No Song is Safe From Us

No Song Is Safe From Us - The NYFOS Blog
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Canadian singer-songwriter and guitarist Leslie Feist has 5 solo albums to her credit, of which my personal favorites are Let it Die and The Reminder. Released in 2004 and 2007, respectively, they both deal with the mixed emotions and emotional echos that exist after the end of a serious relationship. In this respect, much of her work reminds one of the preferred subject of my other favorite Canadian singer-songwriter, Joni Mitchell. Both albums move fluidly between intimate songs of longing and regret (“Lonely Lonely”, “Now at Last”, “So Sorry”, “The Park”) and joyously infectious pop numbers (“1234”, “I Feel it All”, “Mushaboom”, “Sealion”).

“The Park” is one of those songs that lingers again and again with the listener. In it Feist sings:

Why would he come back through the park?
You thought that you saw him, but no you did not
It’s not him who comes across the sea to surprise you Not him who would know where in London to find you

Sadness so real that it populates
The city and leaves you homeless again

The hopeful longing and disappointment in these lyrics matched with a simple sing song melody makes for a deep melancholy. But she resists giving in fully, revealing someone who understands how to ride out this kind of pain; acknowledging it and experiencing it while letting sadness run its course.

But instead of “The Park”, I have chosen her song “1234” for this post, which bursts with joy. I think we can all agree that we need a bit of unbridled joy right now. At face value the lyrics of this song do not suggest purely happy emotions, but the manner in which Feist has set them shows that your circumstances can be what you make of them. The brilliant music video for “1234”, directed by Patrick Daughters and choreographed by Noemie Lafrance, comprises of a single, unedited, long shot with dancers in gloriously technicolor outfits rotating around and lifting up Feist. Take a watch and feel the joy.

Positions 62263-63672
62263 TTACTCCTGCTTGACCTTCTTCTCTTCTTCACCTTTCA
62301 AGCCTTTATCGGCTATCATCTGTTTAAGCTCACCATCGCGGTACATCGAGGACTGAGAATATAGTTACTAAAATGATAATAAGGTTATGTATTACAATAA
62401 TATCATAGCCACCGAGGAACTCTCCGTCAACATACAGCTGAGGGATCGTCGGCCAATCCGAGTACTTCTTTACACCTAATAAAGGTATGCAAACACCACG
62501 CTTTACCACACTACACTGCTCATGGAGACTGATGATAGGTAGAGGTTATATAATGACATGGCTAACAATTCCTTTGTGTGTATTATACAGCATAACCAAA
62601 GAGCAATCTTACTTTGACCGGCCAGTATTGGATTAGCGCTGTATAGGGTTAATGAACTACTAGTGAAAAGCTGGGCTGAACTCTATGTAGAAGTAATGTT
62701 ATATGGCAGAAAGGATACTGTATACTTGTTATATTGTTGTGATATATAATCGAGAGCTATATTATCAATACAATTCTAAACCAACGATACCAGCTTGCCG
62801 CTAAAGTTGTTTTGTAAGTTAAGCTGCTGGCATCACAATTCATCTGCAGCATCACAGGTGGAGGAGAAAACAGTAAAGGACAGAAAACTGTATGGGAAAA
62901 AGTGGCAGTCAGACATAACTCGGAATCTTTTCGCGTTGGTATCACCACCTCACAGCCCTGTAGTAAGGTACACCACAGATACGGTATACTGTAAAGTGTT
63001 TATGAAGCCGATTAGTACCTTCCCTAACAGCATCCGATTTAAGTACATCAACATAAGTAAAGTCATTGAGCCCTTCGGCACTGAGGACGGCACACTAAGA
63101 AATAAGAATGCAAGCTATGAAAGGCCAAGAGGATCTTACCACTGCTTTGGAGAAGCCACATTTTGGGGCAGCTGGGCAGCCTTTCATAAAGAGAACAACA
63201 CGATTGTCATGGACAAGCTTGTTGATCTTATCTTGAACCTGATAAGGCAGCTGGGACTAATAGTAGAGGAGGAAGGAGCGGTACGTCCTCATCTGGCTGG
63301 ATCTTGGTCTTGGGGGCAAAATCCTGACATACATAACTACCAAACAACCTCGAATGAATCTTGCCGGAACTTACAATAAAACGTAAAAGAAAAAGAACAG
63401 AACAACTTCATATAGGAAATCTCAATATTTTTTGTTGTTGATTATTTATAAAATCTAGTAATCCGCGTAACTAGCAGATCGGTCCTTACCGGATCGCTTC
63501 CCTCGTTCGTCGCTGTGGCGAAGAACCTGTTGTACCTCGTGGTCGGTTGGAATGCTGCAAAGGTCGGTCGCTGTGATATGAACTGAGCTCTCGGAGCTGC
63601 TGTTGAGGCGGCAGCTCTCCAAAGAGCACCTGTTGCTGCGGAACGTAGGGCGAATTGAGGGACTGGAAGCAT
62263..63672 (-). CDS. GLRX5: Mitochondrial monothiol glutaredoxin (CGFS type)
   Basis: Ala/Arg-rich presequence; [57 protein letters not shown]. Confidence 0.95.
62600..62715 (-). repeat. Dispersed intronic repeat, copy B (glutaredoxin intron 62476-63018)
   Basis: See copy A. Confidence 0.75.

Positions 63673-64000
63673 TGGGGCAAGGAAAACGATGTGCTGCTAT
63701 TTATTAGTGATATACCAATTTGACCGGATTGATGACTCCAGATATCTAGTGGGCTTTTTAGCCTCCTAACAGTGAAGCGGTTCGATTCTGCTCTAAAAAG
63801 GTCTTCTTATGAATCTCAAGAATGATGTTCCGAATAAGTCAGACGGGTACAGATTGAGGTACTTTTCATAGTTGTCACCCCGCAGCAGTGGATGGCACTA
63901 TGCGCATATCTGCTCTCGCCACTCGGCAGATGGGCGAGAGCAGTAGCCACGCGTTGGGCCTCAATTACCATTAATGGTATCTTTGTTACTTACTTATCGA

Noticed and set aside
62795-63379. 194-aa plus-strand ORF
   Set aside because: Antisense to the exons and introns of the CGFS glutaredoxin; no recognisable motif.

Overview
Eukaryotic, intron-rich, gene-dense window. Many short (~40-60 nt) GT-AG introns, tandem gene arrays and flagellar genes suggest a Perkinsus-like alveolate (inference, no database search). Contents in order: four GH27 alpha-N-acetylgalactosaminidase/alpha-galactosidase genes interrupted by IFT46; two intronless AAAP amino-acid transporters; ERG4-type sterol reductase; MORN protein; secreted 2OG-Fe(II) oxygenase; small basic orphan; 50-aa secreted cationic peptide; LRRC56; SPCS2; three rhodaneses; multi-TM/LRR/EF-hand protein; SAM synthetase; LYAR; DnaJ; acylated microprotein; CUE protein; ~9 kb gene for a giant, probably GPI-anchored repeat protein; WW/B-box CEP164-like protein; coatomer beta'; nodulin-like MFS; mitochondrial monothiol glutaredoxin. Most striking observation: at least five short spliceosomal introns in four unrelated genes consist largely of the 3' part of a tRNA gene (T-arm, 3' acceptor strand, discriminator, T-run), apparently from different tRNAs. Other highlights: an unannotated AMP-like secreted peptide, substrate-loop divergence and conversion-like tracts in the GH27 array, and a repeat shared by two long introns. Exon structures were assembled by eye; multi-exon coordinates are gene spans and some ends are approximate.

Mario Diaz-Moresco

Baritone Mario Diaz-Moresco makes his NYFOS debut with NYFOS Next on February 13. Other highlights include recitals with pianist Spencer Myer at the Rocky River Chamber Music Society, the Mendocino Music Festival, the Chamber Music Festival of Saugatuck, the Dame Myra Hess Memorial Series and with the Brooklyn Art Song Society; Papageno with the Dubuque Symphony Orchestra, singing the Baritone role in Phillip Glass and Allen Ginsberg’s Hydrogen Jukebox with Chautauqua Opera, performances at Roulette Intermedium and Issue Project Room, performing the music of Joan La Barbara at the Metropolitan Museum of Art and playing the lead role in Robert Ashley’s Dust, which was named one of the 10 best classical music performances of 2017 by The New York Times.

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